oa South African Family Practice - An outbreak of pertussis in Bloemfontein, South Africa, 2008-2009 : original research
Background: In April 2008, the first case of pertussis since 1998 was diagnosed in the Free State province. The outbreak that occurred over a 12-month period is described in this article.
Method: This is a case series of 18 children diagnosed with pertussis in Bloemfontein, Free State province, between April 2008 and March 2009. The clinical diagnosis was confirmed by means of a Bordetella polymerase chain reaction test done on a nasal swab. Data were collected from every child with a confirmed diagnosis of pertussis.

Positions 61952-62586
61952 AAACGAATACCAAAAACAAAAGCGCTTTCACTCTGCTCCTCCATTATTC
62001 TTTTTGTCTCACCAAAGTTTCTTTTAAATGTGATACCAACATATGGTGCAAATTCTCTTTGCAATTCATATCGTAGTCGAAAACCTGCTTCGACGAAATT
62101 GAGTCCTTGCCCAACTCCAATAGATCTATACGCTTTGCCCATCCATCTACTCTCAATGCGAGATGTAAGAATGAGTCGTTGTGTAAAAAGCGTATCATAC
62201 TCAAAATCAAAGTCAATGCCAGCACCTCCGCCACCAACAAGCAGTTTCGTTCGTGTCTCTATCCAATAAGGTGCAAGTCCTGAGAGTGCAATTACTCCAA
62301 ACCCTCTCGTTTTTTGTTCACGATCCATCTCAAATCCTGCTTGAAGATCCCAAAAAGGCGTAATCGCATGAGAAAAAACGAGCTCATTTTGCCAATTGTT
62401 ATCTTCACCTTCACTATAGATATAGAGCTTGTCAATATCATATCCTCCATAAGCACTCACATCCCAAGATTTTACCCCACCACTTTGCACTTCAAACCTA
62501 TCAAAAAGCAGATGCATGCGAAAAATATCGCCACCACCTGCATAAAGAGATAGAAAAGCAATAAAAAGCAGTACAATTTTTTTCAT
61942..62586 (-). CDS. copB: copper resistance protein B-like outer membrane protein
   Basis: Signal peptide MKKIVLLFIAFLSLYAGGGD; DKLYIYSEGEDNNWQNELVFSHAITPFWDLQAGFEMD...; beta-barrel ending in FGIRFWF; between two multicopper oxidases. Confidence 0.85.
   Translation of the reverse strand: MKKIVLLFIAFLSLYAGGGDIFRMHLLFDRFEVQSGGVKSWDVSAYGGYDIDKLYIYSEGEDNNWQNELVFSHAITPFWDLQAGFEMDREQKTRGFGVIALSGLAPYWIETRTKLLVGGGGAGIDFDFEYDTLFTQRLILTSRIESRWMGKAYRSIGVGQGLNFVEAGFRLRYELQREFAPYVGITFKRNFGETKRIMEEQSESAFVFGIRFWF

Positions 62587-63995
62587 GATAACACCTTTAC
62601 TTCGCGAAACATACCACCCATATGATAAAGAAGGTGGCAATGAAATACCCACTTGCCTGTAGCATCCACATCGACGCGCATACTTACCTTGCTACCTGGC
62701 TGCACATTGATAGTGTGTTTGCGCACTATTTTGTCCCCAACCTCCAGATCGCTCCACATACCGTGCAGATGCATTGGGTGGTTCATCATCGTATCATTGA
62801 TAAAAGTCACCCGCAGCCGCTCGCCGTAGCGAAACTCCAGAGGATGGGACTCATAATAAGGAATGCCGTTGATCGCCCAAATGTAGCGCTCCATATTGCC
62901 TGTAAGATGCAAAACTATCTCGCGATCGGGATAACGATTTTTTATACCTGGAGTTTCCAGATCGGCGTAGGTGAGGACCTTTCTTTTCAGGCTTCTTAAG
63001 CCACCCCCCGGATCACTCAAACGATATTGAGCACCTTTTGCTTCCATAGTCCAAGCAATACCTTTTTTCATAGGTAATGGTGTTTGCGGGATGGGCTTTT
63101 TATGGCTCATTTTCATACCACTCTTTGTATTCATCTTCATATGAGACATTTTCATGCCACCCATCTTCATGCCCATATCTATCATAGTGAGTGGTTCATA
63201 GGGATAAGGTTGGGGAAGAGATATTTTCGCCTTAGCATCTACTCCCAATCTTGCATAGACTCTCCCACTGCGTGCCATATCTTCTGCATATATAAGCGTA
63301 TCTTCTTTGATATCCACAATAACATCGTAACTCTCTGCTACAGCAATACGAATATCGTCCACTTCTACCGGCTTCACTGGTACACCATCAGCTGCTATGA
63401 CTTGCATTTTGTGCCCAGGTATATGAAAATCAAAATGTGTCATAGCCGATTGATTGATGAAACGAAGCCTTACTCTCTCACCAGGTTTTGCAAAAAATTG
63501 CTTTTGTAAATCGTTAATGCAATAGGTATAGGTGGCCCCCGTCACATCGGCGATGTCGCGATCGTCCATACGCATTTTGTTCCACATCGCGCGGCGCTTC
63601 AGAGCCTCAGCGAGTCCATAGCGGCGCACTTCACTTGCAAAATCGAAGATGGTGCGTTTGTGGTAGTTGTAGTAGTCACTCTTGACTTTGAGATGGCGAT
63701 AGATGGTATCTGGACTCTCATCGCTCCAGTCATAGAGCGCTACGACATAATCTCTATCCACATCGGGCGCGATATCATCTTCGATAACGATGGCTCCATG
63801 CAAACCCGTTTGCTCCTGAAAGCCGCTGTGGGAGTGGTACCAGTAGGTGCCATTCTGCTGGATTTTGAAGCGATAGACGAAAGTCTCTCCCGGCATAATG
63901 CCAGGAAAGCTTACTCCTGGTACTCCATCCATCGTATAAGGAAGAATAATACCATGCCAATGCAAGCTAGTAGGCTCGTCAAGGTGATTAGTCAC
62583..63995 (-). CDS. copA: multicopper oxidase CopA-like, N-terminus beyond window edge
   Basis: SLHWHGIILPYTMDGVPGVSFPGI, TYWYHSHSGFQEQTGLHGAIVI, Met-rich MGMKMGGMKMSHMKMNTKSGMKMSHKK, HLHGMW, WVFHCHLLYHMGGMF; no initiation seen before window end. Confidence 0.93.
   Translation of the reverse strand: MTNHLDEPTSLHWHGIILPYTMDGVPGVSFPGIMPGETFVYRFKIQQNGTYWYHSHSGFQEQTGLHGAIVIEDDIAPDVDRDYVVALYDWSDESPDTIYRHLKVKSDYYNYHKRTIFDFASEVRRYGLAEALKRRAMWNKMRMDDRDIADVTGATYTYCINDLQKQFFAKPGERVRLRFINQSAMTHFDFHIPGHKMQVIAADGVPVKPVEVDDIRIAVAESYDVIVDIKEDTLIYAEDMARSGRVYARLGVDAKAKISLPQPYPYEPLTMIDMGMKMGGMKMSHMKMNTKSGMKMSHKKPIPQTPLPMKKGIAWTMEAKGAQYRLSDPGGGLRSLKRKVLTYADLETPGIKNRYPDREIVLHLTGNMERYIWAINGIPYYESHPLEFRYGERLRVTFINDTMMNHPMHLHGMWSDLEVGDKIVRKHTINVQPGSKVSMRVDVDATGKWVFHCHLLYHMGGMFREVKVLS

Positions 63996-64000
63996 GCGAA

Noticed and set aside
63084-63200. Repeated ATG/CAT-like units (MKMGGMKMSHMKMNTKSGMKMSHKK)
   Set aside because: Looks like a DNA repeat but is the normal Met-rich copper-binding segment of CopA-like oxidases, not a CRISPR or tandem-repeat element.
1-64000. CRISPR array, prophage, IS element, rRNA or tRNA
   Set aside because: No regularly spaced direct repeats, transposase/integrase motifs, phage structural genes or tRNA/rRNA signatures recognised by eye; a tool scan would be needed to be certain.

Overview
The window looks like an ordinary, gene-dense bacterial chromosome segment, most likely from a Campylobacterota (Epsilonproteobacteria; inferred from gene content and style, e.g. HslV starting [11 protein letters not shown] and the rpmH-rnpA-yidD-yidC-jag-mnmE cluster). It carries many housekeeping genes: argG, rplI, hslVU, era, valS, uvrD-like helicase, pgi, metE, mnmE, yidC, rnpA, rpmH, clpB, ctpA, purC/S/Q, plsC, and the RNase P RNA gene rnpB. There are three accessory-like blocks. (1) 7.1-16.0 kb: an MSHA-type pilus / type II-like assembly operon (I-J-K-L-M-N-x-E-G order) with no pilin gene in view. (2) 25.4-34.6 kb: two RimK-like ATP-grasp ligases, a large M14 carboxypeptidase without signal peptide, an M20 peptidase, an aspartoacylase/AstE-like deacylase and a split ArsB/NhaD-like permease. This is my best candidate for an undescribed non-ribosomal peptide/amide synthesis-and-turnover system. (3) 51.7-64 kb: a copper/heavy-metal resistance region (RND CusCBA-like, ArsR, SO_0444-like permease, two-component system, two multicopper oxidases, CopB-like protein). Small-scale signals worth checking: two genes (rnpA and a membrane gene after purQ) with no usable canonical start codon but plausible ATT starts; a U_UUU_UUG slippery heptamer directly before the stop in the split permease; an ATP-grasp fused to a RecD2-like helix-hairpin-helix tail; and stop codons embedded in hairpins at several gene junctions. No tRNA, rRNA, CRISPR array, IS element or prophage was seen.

Results: Eighteen cases of pertussis were diagnosed in the 12-month period; 15 in the public sector and three in the private sector. A peak of cases was observed in the autumn and early winter months. Twelve infants were under six months of age and were thus regarded as "pre-vaccinated". Fourteen children required admission to hospital, of whom five required intensive care. No deaths occurred. The cost of managing these children was high.
Conclusions: Pertussis is not commonly diagnosed in South Africa. Young children are worst affected by the disease. Ongoing surveillance is needed. A vaccination plan to prevent pertussis in South Africa requires consideration.
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